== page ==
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August 25, 2022




Festival releases artwork created by Louisianan Nonney Oddlokken

BATON ROUGE, La. – The Louisiana Center for the Book in the State Library of Louisiana is excited to announce the return of the live, in-person Louisiana Book Festival on Saturday, October 29, 2022. The 18th annual Louisiana Book Festival will again be FREE and held in downtown Baton Rouge, at the Louisiana State Capitol, State Library of Louisiana, Capitol Park Museum, Capitol Park Event Center, and surrounding area. The Friday before the festival, October 28, will also see the return of WordShops, writing workshops with major authors as instructors.

“We are all anxious for the return of the Louisiana Book Festival this fall. Knowing how attendees appreciate the intimate atmosphere that the festival provides between authors and audience, it is great to know that the festival is coming back as the live, in-person event that we have come to expect, and, as always, it’s free,” said Lieutenant Governor Billy Nungesser. “The Louisiana Book Festival has been recognized as one of the top literary festivals in the world, and this year will be no different as we gather to celebrate the rich and diverse literary culture our state has to offer.”

The 23rd Louisiana Writer Award ceremony will be a kick-off event, and One Book One Festival returns to celebrate the 75th anniversary of what is actually a play, Tennessee Williams’s A Streetcar Named Desire, with perennial crowd pleaser Dr. Gary Richards again leading the discussion. In the coming weeks, the Louisiana Book Festival will announce other surprises celebrating significant anniversaries. Additionally, an awards ceremony will recognize student winners of Louisiana Writes contest, which the Louisiana Center for the Book is a partner. Cooking demonstrations return, as do exhibitor booths and tables and sponsor tents, and featured books will be available for purchase and signing, made possible by Cavalier House Books of Denham Springs.

“An abundance of excellent Louisiana authors and books set in or about Louisiana will be featured at this 18th festival for readers of all ages, as well as exceptional writers known nationally and internationally,” said State Librarian Rebecca Hamilton. This year will feature the author of a National Book Award winner and four Pulitzer Prize recipients, as well as a Canadian author as part of Louisiana’s cultural initiative with New Brunswick and the author exchange with the Frye Festival in Moncton, New Brunswick.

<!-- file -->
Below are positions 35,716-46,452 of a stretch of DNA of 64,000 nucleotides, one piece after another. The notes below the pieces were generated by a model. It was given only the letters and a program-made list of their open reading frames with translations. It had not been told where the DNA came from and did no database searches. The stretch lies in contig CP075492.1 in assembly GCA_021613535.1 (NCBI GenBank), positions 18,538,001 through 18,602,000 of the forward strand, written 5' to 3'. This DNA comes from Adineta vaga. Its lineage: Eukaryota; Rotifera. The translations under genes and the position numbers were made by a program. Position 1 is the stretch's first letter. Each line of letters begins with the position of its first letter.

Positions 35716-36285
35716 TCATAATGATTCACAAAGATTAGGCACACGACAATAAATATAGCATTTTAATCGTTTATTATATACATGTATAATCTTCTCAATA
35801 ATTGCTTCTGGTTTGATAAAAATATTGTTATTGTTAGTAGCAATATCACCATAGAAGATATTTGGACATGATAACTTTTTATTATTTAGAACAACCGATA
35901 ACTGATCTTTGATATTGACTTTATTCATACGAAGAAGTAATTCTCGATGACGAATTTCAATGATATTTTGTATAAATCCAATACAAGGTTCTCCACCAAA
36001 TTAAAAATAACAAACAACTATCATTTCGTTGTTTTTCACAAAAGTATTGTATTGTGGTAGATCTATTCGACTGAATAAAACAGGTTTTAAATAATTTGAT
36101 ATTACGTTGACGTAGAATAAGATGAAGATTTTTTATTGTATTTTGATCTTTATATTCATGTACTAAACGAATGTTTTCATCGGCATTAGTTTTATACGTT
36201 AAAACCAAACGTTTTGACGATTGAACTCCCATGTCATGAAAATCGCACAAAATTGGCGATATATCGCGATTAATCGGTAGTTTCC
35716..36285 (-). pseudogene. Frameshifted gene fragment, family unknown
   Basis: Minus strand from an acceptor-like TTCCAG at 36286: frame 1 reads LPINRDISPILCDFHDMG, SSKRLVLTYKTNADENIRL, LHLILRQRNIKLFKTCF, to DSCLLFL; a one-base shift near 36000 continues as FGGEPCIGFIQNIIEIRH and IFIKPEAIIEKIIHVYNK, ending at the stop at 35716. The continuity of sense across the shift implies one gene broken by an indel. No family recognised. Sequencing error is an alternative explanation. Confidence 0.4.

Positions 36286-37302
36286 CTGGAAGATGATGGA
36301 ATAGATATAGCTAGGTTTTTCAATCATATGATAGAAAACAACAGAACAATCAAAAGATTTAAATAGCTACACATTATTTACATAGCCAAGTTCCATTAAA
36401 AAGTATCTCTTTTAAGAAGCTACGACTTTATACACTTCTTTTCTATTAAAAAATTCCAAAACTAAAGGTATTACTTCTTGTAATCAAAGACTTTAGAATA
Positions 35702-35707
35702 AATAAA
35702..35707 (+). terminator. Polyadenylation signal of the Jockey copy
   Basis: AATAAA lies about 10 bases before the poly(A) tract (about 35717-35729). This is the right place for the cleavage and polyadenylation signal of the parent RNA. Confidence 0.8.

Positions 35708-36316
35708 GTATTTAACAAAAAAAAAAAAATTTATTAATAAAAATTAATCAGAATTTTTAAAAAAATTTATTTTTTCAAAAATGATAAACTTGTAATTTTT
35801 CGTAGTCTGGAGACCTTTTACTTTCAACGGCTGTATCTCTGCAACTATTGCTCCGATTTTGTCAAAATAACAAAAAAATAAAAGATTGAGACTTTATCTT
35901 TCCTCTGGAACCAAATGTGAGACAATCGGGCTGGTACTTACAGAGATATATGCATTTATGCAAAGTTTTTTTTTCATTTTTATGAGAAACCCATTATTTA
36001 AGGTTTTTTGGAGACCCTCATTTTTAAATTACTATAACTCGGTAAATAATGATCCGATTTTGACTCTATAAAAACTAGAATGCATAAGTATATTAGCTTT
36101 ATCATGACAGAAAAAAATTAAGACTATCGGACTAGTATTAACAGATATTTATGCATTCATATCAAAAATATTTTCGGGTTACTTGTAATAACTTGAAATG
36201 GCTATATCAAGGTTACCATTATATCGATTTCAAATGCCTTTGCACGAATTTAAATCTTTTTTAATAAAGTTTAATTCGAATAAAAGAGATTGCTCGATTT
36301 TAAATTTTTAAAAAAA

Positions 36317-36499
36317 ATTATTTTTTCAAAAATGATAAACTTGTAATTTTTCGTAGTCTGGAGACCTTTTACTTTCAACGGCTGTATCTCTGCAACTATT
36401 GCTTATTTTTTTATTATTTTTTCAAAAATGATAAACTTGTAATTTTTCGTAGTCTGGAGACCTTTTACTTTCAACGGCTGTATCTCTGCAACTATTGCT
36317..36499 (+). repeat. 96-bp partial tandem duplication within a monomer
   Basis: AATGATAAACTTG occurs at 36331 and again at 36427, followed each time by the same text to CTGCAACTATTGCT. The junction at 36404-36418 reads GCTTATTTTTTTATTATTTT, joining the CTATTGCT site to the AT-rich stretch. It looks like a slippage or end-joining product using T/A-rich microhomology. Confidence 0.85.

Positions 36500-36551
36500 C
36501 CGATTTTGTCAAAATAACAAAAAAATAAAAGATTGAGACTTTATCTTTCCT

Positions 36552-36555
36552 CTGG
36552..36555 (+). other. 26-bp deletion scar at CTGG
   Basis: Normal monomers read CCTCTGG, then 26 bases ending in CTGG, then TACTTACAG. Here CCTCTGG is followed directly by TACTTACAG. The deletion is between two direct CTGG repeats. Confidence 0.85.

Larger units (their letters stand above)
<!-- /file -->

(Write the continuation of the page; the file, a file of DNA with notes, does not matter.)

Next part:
Each year the Louisiana Book Festival engages with a Louisiana artist to provide the artwork for the festival. This year, Nonney Oddlokken of St. Rose created “Magic in the Bayou Atheneum” especially for the festival. In it, the Alligator Queen stands atop a stack of books in the iris-filled bayou with two white alligators, the “unicorns of the swamps” (a recurring image in her Tiny, Little Fables series). She holds open a book that contains all the magic, beauty, knowledge, and dreams that literacy and books can bring into our lives, which the white egrets, black chin hummingbird, and blue heron represent. The cycle of cotton represents life itself.

Oddlokken describes her work as always using symbolic, allegorical fables and combining the indigenous flora and fauna of southern Louisiana, as well as physical elements such as above ground cemeteries and tombs. She also pushes and pulls on Cajun and Voodoo folktale characters such as Feu Follet, Loup Garou, and Voodoo Queens. Her Tiny, Little Fables work together as a whole, but also stand alone.

“My entire childhood was filled with my aunt’s daily magical creations, such as baby birds leaving Juicy Fruit gum at the windowsill and a child named Toots who lived in the huge pear tree just outside our screen door,” said Nonney Oddlokken. “Life was filled with magic and wonder. It is with a mixture of my own childhood memories, Catholic references, Cajun folklore, and a sprinkle of New Orleans Voodoo that I’ve created my series Tiny, Little Fables.”

Oddlokken has created her own genre which is comprised of stitched thread on paper. “The backgrounds are handmade, stitched paper substrates with stitched imagery and collage elements, then embellished with yards of hand stitched gold thread - the symbol of the life line that ties us all together. The encircled eyes symbolize the enchanted creatures and people that live among us,” said Oddlokken.

For more information about the 2022 festival, see

The Louisiana Center for the Book, established in the State Library of Louisiana in 1994 for the purpose of stimulating public interest in reading, books, literacy, and libraries and celebrating Louisiana’s rich literary heritage, is the state affiliate of the Library of Congress Center for the Book. Please follow us on Facebook.

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Contact Information:

Rebecca Hamilton                                                                                                                                        Barry Landry

State Library of Louisiana                                                                                                                  Department of Culture, Recreation & Tourism

225-342-4923                                                                                                                                              225-342-7009